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Base Class Design Guide


Suggestions/House Rules/Homebrew


Is there a guide out that that helps you create a new class? If so can someone give send me a link please. Thanks :)


It is on scribd so you can only view it not download unless you contribute a document (just write a sentence on a word document and upload) It is from 3.0 but it may be a starting point.

http://www.scribd.com/doc/23719453/Class-Construction

Also just for some reference information (not really a construction engine) BadAxe game's Trailblazer is a great resource for analysis of the 3.5 classes.


Thanks I'm checking it out right now :)


Do you think it would be equal if I bumped up the points to 300?


I haven't. Looked at it in a long time so I don't recall much sorry. But supping the points would be a good start. Id compare similar abilities with Pathfinder and try to crunch the numbers. Not an easy task however.


Here's a bunch of opinions...

Some things I didn't see on a quick glance through that document: make sure there is meaningful advancement at every level: You don't want a front-loaded class, or something which has a mix of good levels and bad levels. Each level should be a good level. Similarly, you should build in incentive to stick with the class, either by making later class abilities improve upon earlier ones, or by having class abilities that advance by class level.

Many pathfinder classes have some sort of choosable ability at every even level (rogue talents, rage powers, discoveries, hexes) or at first level that improves with class level (schools, domains, mysteries, orders). These generally serve to help members of the same class individuate themselves from one and other, and makes the character building process more rewarding, but are not a necessity.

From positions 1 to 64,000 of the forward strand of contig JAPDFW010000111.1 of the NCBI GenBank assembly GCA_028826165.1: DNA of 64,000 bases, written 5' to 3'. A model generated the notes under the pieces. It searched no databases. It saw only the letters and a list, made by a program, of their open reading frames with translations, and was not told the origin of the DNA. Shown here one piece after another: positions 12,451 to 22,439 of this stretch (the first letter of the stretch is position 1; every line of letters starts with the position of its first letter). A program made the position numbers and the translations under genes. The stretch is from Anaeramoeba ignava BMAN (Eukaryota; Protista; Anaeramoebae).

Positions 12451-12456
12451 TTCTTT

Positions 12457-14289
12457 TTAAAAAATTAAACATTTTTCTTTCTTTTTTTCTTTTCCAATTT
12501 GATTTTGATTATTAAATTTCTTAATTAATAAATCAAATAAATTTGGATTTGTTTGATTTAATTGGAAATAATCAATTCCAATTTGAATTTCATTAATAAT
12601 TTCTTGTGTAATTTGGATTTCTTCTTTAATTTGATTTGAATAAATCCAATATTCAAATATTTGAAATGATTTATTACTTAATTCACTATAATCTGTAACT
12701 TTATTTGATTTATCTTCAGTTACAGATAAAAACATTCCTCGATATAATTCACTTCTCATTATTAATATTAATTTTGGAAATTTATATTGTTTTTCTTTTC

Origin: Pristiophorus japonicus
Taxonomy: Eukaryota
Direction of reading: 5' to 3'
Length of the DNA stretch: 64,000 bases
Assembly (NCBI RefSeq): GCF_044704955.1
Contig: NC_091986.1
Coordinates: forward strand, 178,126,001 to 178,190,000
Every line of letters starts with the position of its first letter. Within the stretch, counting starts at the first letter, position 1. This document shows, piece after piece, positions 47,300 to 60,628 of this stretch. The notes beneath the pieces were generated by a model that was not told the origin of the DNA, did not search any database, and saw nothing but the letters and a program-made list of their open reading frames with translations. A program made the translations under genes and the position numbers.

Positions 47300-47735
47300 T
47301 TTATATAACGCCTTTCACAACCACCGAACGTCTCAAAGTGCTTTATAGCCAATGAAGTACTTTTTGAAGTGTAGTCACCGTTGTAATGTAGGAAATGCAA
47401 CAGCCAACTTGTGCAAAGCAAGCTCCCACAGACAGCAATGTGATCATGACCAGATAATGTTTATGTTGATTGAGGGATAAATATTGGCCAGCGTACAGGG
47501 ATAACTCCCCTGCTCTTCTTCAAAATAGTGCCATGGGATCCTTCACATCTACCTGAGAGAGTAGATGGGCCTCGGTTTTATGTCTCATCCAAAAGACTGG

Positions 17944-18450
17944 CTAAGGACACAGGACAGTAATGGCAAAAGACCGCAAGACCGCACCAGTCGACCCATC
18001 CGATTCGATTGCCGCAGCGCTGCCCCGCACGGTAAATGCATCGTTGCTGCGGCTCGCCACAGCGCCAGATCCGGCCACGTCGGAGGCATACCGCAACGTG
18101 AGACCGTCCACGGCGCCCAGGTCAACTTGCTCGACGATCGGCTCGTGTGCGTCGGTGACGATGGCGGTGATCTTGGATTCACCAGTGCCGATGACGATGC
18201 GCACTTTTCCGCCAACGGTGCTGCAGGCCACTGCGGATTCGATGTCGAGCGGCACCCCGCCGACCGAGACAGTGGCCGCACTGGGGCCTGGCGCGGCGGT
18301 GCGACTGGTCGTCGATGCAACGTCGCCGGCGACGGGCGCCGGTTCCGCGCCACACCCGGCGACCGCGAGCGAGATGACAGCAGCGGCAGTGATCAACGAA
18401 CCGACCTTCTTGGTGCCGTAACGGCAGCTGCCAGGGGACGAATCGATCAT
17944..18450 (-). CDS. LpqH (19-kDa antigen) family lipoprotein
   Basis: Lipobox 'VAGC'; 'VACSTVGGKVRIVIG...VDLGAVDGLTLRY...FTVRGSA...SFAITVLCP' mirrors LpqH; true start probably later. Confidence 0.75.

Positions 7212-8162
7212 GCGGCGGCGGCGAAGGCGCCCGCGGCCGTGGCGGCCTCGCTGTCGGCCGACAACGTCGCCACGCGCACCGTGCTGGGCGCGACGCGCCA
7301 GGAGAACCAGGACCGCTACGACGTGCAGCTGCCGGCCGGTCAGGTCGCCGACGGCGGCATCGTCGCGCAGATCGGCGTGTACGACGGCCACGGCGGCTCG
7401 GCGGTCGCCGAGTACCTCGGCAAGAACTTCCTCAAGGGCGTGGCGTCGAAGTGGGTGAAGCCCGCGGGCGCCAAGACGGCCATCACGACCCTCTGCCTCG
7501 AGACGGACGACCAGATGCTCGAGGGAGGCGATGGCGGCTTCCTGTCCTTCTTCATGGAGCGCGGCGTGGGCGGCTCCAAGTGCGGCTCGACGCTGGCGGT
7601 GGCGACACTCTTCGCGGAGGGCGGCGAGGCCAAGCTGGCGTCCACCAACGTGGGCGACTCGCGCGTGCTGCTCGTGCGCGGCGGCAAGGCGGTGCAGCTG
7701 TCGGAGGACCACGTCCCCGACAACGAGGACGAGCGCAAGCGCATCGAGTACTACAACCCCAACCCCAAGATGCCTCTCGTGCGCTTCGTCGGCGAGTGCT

Unless making a prestige class, the flavor should be somewhat flexible. Not necessarily generic, but something that you can envision multiple different sorts of character archetypes with.

Finally, you don't want a class to need good ability scores in more than three places, or excellent ability scores in more than two. It is important to make the class relatively viable even from a 15 point buy.

Also, some regularities that may prove helpful as guidelines for pathfinder classes:

Spoiler:
The classes have a normalized BaB and Hit Die in Pathfinder. If you have full BaB, you have a d10 or a d12 hit die. If you have 3/4 BaB you have a d8 hit die. 1/2 BaB is a d6 hit die. d4 hit die is something that is no longer present. For the most part, all martial weapons proficiency only and always accompanies full BaB but this is not a hard and fast rule (see Magus).

There are a limited number of spell-casting tables: 9 level prepared (Cleric or Wizard style), 9 level spontaneous (Sorcerer or Oracle style), 6 level prepared (Alchemist or Magus style), 6 level spontaneous (Bard or Inquisitor), and 4 level spontaneous (Paladin and Ranger).

Every spontaneous caster besides 4 level spontaneous has an accompanying spells known table.

If I am not mistaken, Prestige classes have their own method of increasing spellcasting that is similarly regularized.

In pathfinder, each base class has a capstone ability at level 20 which is more powerful than a regular class ability.